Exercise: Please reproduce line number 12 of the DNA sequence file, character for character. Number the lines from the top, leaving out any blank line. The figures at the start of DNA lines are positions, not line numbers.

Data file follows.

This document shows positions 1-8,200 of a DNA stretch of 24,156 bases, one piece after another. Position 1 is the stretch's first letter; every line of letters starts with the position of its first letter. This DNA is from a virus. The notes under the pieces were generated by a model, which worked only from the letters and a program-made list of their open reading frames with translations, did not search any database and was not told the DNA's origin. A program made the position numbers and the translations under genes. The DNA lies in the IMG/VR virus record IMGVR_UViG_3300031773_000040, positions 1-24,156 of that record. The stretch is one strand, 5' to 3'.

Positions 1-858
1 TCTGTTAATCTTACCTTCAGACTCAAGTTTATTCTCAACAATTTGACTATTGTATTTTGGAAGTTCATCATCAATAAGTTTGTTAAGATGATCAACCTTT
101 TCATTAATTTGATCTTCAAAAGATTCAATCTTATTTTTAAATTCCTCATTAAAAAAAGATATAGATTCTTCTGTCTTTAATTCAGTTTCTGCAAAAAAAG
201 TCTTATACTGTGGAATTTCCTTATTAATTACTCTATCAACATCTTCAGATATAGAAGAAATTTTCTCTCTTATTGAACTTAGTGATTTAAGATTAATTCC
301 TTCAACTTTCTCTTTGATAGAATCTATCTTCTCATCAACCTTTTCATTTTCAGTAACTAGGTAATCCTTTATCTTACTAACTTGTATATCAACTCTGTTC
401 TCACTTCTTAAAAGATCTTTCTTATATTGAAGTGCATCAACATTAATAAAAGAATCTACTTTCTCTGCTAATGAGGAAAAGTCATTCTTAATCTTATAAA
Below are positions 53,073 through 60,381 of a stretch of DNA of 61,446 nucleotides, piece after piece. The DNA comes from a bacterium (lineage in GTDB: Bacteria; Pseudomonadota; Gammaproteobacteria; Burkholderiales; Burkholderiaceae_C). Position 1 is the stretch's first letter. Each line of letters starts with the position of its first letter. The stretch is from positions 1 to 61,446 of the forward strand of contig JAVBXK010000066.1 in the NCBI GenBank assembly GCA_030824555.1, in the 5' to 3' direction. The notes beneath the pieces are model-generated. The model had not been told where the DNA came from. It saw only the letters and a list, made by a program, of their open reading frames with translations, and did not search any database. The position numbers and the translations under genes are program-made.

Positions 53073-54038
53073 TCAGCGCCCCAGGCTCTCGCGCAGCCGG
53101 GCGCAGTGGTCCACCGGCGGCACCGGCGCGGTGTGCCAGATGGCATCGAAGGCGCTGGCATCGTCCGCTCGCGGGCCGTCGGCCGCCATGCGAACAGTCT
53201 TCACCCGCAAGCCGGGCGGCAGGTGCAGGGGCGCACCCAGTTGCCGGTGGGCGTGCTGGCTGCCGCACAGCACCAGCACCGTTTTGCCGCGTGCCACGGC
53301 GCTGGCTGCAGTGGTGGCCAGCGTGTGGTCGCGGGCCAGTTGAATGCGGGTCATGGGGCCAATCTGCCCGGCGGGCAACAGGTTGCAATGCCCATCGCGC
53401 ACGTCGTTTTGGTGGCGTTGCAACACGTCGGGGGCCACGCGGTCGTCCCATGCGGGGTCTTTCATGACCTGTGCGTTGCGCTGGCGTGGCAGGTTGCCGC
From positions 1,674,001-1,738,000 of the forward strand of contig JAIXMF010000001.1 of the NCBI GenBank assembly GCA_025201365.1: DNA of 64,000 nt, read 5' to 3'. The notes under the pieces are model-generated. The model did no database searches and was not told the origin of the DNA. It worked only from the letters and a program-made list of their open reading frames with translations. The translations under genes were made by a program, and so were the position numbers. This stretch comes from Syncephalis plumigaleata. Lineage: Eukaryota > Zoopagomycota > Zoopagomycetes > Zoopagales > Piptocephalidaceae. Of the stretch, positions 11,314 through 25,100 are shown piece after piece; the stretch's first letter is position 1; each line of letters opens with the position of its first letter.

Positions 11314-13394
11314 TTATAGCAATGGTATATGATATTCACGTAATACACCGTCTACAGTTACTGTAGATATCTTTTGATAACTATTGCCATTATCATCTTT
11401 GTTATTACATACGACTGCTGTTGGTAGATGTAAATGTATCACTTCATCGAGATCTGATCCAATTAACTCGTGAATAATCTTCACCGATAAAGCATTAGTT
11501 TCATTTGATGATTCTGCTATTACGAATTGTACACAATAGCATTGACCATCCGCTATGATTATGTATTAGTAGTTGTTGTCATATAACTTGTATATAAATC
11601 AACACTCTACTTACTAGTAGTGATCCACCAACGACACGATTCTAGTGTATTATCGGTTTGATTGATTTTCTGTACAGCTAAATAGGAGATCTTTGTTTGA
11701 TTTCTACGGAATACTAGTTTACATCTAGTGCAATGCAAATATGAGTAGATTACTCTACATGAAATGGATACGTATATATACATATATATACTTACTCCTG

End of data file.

53201 TCACCCGCAAGCCGGGCGGCAGGTGCAGGGGCGCACCCAGTTGCCGGTGGGCGTGCTGGCTGCCGCACAGCACCAGCACCGTTTTGCCGCGTGCCACGGC